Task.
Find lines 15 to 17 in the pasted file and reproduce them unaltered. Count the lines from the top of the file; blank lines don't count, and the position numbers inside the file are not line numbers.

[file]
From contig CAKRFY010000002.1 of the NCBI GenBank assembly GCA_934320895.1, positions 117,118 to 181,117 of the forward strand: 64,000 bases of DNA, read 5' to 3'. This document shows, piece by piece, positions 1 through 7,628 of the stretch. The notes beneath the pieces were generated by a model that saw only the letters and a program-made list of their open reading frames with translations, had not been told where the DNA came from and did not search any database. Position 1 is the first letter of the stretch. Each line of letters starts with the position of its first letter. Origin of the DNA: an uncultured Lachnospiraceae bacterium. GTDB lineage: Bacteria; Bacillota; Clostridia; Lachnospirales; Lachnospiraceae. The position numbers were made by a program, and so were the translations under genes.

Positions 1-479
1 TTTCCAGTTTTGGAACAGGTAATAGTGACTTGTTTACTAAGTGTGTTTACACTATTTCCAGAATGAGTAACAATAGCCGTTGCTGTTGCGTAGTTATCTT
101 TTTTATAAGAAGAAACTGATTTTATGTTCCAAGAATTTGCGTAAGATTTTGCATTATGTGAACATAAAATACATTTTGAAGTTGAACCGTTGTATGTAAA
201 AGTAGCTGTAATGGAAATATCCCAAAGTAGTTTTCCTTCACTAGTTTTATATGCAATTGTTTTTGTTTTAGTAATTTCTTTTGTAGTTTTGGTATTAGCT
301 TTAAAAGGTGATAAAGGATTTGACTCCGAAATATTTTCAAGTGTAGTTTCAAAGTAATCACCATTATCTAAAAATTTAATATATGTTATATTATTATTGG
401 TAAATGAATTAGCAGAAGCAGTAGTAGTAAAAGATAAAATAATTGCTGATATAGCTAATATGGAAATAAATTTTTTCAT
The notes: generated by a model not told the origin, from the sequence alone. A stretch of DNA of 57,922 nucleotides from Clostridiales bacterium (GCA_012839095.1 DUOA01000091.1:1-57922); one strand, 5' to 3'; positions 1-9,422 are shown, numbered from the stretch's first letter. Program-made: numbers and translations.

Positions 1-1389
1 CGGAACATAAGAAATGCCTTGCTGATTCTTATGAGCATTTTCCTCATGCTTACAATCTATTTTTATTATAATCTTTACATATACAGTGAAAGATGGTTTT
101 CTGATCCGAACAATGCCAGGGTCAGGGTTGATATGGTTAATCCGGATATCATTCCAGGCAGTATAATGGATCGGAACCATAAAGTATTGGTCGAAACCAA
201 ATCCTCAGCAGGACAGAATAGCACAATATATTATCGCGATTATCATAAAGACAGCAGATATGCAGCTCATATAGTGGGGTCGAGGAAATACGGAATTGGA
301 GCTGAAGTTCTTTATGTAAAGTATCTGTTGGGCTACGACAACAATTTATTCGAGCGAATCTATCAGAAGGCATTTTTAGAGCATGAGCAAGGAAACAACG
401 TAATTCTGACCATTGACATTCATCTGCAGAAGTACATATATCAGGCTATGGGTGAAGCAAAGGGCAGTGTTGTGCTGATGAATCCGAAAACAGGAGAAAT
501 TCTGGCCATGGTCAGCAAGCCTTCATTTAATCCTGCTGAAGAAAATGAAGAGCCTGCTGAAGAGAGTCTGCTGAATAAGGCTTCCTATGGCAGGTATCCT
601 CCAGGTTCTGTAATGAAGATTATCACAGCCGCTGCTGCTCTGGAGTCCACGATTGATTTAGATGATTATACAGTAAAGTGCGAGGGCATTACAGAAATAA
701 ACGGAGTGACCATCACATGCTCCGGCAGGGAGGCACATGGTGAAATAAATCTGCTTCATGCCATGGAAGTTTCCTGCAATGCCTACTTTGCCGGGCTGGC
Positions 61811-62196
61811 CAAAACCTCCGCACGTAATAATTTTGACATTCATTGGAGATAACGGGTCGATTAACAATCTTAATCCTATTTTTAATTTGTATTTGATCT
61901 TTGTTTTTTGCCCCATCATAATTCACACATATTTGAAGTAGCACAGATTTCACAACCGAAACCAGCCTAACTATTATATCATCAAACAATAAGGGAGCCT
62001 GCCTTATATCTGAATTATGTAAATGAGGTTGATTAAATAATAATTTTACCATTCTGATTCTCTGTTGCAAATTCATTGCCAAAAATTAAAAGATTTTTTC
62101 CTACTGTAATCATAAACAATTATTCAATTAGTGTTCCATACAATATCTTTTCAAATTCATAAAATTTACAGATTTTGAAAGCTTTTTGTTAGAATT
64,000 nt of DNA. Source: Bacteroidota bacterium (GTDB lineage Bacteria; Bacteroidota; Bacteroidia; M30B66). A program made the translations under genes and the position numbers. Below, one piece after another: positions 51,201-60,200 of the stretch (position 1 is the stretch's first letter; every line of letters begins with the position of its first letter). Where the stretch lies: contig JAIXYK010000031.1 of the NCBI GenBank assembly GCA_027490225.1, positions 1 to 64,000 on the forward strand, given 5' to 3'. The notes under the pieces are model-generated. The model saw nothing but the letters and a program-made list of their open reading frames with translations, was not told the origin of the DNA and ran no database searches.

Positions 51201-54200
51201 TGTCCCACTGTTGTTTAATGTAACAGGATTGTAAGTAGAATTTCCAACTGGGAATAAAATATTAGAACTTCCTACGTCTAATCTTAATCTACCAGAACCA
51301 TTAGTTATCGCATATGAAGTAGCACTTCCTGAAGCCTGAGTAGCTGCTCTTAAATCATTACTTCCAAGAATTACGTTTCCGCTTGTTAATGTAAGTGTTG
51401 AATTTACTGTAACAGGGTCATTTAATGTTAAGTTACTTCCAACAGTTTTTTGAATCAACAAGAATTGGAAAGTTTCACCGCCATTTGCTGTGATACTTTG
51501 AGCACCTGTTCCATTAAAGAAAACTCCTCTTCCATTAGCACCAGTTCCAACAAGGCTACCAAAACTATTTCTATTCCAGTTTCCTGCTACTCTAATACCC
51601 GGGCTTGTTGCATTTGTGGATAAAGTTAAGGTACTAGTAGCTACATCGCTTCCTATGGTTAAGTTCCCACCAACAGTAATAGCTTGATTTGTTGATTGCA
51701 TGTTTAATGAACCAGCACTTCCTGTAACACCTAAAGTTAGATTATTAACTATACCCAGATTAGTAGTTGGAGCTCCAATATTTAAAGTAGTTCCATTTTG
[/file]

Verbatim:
501 TCTGGCCATGGTCAGCAAGCCTTCATTTAATCCTGCTGAAGAAAATGAAGAGCCTGCTGAAGAGAGTCTGCTGAATAAGGCTTCCTATGGCAGGTATCCT
601 CCAGGTTCTGTAATGAAGATTATCACAGCCGCTGCTGCTCTGGAGTCCACGATTGATTTAGATGATTATACAGTAAAGTGCGAGGGCATTACAGAAATAA
701 ACGGAGTGACCATCACATGCTCCGGCAGGGAGGCACATGGTGAAATAAATCTGCTTCATGCCATGGAAGTTTCCTGCAATGCCTACTTTGCCGGGCTGGC